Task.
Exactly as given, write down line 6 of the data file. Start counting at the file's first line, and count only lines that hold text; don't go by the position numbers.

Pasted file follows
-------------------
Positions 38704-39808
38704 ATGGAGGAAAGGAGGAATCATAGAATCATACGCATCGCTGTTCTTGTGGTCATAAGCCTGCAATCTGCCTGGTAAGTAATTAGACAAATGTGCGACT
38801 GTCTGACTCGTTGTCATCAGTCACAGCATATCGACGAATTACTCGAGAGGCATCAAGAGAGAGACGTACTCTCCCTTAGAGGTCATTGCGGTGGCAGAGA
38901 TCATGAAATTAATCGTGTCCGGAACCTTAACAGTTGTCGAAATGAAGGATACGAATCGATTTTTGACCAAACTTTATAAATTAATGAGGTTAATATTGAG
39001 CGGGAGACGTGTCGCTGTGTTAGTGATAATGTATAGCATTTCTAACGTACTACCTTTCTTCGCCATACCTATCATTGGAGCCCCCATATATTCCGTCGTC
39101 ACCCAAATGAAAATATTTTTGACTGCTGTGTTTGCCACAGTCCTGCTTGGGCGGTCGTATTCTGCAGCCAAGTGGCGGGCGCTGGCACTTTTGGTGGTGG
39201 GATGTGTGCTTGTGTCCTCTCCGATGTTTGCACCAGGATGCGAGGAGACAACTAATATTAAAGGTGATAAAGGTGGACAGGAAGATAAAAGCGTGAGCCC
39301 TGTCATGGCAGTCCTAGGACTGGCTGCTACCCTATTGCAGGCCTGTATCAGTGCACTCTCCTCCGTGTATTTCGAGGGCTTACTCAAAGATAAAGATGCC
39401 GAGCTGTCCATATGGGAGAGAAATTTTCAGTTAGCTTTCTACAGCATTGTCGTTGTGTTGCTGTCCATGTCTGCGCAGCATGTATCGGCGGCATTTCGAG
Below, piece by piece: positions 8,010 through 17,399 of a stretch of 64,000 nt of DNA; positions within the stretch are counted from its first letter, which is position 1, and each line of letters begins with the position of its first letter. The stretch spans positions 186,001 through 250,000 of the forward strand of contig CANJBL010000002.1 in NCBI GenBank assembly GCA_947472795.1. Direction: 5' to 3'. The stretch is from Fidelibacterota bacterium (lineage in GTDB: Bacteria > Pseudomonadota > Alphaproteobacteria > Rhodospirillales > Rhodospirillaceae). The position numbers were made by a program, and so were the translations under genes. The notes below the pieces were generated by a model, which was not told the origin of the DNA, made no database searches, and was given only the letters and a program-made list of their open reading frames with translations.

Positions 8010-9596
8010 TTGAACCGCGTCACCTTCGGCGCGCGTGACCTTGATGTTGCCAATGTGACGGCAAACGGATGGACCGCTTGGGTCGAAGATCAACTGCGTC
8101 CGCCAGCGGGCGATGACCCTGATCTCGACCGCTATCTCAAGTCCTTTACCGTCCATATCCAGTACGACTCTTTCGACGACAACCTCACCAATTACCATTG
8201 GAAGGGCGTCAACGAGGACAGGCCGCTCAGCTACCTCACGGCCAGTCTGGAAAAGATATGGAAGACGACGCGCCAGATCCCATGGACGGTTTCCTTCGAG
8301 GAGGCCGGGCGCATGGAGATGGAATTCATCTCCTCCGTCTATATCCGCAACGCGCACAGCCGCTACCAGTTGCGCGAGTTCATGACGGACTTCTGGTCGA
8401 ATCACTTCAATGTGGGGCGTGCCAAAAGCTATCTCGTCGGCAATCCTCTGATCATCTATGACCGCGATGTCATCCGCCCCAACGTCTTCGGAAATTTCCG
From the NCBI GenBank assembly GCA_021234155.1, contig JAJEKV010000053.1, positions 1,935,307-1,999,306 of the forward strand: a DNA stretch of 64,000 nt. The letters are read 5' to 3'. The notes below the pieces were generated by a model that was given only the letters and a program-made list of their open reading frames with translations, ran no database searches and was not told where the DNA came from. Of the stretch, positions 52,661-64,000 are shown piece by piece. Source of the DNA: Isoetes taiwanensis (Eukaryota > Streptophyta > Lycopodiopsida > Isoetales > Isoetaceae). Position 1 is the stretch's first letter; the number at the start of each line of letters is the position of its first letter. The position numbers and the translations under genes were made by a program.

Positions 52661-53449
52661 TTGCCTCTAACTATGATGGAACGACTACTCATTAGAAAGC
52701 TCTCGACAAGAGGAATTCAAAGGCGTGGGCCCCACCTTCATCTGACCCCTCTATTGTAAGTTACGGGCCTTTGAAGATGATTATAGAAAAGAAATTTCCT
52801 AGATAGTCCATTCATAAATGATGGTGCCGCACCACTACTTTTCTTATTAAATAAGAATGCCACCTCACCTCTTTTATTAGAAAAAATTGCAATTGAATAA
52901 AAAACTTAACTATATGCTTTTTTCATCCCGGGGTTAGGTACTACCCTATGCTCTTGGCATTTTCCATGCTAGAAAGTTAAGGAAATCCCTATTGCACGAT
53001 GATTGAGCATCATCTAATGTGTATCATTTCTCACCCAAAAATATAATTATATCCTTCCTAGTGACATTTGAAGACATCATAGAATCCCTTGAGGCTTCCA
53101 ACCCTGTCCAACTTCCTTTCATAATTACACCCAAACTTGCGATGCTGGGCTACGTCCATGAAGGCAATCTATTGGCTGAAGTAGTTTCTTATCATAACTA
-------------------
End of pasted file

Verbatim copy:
39101 ACCCAAATGAAAATATTTTTGACTGCTGTGTTTGCCACAGTCCTGCTTGGGCGGTCGTATTCTGCAGCCAAGTGGCGGGCGCTGGCACTTTTGGTGGTGG